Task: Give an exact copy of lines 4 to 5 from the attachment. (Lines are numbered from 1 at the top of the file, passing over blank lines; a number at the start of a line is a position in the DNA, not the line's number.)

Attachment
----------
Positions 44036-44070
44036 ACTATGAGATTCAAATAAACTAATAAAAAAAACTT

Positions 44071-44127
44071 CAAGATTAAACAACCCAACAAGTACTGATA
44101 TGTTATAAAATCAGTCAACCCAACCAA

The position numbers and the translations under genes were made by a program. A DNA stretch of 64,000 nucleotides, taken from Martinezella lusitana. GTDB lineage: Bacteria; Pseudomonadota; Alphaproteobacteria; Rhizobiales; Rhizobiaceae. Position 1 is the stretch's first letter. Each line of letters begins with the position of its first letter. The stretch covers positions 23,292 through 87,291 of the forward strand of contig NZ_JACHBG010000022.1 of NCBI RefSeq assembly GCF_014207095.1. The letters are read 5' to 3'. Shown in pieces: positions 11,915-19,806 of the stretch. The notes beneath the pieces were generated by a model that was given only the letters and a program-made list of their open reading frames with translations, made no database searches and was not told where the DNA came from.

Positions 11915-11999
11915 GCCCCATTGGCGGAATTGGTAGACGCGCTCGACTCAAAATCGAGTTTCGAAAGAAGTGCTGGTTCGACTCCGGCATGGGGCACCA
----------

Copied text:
44071 CAAGATTAAACAACCCAACAAGTACTGATA
44101 TGTTATAAAATCAGTCAACCCAACCAA